More litigation coming from “bad news”
Claims are growing against directors & officers (D&Os) emanating from ‘bad news’ events not necessarily related to financial results. Scenarios include product problems, man-made disasters, environmental disasters, corruption and cyber-attacks. These types of “event-driven” cases often result in significant securities or derivative claims from shareholders after the bad news causes a fall in share price or a regulatory investigation. Of the top 100 US securities fraud settlements ever, 59% are event-driven. There has also been a spike in claims resulting from the #metoo movement, where it is alleged D&Os allowed a toxic culture to take hold and endure within companies. The other prevalent types of events are cyber incidents, securities class actions, derivative actions and regulatory investigations and fines, including from the EU’s General Data Protection Regulation (GDPR).
Climate change litigation on the rise
Failure to disclose climate change risks will increasingly result in litigation in future. Climate change cases have already been brought in at least 28 countries around the world to date with three-quarters of those cases filed in the US. There are an increasing number of cases alleging that companies have failed to adjust business practices in line with changing climate conditions. Environmental, social and governance (ESG) failings can cause brand values to plummet. Directors will be held responsible for how ESG issues and climate change are addressed at a corporate level. Increasingly, they will have to consider the impact of these when looking at strategy, governance, risk management and financial reporting.
Growth of securities class actions globally
Securities class actions are growing globally as legal environments evolve. There is increasing receptivity of governments around the world to collective redress and class actions, particularly across Europe but also in other territories such as Thailand and Saudi Arabia. At the same time the level of filing activity in the US has been at record highs in recent years with over 400 filings in both 2017 and 2018, almost double the average number of the preceding two decades. This increased activity is impacting both US and foreign companies which have securities listed directly in the US. A risk map in the report assesses the risk of a company being subject to a securities group action in a particular jurisdiction, taking into account the availability and prevalence of third party litigation funding, which is regarded as a strong factor in increased group action activity around the globe. While countries such as the US, Canada and Australia see the highest activity and most developed securities class action mechanisms, overall, such mechanisms are developing and strengthening around the world with the Netherlands, Germany, England and Wales showing notable development and increased activity in recent years.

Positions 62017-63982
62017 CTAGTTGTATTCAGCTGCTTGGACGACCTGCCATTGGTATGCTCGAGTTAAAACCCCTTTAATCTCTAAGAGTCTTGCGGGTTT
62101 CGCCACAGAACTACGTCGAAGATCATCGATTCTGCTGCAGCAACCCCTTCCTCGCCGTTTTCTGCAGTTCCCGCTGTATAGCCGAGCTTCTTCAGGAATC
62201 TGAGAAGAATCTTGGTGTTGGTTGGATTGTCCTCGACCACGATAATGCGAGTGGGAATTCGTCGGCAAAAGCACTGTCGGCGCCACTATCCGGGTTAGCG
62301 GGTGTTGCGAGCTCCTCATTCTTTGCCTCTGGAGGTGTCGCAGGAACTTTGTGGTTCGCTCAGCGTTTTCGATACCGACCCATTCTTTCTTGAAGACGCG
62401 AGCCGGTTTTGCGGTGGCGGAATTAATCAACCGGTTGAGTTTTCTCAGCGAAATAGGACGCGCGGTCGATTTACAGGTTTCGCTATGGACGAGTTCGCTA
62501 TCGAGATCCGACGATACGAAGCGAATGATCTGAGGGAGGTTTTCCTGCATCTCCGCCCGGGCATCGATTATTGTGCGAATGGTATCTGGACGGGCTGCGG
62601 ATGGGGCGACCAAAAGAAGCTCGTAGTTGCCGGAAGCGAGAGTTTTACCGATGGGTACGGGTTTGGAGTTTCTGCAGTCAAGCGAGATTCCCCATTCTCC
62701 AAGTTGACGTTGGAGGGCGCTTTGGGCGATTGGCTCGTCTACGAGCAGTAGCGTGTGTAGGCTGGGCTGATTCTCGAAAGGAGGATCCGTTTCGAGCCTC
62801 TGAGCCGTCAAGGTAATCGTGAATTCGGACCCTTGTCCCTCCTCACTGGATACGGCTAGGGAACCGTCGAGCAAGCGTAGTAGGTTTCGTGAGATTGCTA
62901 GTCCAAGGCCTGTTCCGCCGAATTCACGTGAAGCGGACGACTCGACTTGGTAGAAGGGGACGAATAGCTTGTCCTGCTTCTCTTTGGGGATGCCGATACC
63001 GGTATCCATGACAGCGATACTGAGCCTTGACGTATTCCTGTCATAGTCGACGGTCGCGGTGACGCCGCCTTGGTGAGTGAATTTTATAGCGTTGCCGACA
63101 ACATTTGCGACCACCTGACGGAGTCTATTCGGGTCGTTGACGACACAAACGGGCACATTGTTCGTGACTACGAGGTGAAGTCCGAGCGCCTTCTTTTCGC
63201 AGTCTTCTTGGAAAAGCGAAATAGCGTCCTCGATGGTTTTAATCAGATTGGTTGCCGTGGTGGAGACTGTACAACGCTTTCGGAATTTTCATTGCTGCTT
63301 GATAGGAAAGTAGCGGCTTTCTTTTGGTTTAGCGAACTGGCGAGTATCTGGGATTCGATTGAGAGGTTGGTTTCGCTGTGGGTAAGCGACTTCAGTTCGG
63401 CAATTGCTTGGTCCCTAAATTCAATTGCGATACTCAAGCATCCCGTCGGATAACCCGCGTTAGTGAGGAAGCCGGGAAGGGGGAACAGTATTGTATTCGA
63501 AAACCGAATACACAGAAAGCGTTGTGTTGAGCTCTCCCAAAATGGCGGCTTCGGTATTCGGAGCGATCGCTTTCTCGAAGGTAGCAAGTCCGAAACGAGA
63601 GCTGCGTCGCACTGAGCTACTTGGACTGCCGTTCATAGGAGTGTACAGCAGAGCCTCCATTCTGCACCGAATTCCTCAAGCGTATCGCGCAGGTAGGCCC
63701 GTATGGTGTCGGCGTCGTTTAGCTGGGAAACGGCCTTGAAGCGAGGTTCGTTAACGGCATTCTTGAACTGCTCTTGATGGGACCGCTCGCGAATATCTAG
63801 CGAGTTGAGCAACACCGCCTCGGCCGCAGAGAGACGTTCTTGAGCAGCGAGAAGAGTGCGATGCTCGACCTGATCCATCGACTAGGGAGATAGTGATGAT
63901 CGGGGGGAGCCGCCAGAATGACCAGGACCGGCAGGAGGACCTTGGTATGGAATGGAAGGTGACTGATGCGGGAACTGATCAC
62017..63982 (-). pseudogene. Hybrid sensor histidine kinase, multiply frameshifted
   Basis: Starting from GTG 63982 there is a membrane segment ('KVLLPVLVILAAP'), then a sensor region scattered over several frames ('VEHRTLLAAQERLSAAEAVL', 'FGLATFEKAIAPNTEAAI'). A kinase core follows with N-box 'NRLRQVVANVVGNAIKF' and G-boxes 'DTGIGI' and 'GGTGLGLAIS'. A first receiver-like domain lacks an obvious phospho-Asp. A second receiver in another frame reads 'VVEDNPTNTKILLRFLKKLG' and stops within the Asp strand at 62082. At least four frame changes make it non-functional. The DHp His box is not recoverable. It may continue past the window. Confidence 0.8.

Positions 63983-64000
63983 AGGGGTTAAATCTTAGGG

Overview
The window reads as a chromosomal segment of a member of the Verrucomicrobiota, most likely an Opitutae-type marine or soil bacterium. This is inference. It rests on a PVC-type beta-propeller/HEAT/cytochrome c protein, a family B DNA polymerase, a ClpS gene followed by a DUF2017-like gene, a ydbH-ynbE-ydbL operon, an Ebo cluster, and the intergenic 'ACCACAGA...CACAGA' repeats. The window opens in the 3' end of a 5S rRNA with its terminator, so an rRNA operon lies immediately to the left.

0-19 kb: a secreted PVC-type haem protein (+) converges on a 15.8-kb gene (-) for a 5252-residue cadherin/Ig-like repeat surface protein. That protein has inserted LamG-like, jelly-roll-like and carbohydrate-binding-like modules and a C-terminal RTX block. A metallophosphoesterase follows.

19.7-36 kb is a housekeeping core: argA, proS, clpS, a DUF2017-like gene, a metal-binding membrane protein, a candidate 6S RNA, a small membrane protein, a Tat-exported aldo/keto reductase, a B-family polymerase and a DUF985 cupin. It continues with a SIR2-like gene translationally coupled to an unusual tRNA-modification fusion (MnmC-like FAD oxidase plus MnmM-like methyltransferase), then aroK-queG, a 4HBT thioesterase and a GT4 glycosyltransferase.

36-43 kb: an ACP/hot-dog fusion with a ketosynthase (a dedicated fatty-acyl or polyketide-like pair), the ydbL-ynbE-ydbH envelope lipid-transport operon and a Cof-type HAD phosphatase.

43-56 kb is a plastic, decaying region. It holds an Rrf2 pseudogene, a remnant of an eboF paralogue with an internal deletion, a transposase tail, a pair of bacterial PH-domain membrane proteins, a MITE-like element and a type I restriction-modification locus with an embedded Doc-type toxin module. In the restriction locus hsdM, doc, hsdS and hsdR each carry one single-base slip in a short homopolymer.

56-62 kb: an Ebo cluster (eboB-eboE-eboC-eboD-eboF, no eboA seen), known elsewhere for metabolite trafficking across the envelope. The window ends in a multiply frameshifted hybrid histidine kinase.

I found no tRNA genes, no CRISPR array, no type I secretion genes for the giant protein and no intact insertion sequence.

Bankruptcies and political challenges impact
Insolvencies are expected to increase, which may potentially translate into D&O claims. Business insolvencies rose in 2018 by more than 10% year-on-year, owing to a sharp surge of over 60% in China. In 2019, business failures are set to rise for the third consecutive year by more than 6% year-on-year, with two out of three countries poised to post higher numbers of insolvencies than in 2018. Political challenges, including significant elections, Brexit and trade wars, could create the need for risk planning for boards, including revisiting currency strategy, merger and acquisition (M&A) planning and supply chain and sourcing decisions based on tariffs. Poor decision-making may also result in claims from stakeholders.
Litigation funders spread across the world
All of these mega trends are further fueled by litigation funding now becoming a global investment class, attracting investors hurt by years of low interest rates searching for higher returns. Litigation funding reduces many of the entrance cost barriers for individuals wanting to seek compensation, although there is much debate around the remuneration model of this business. Recently, many of the largest litigation funders have set up in Europe. Although the US accounts for roughly 40% of the market, followed by Australia and the UK, other areas are opening up, such as recent authorizations for litigation funding for arbitration cases in Singapore and Hong Kong. India and parts of the Middle East are predicted to be future hotspots.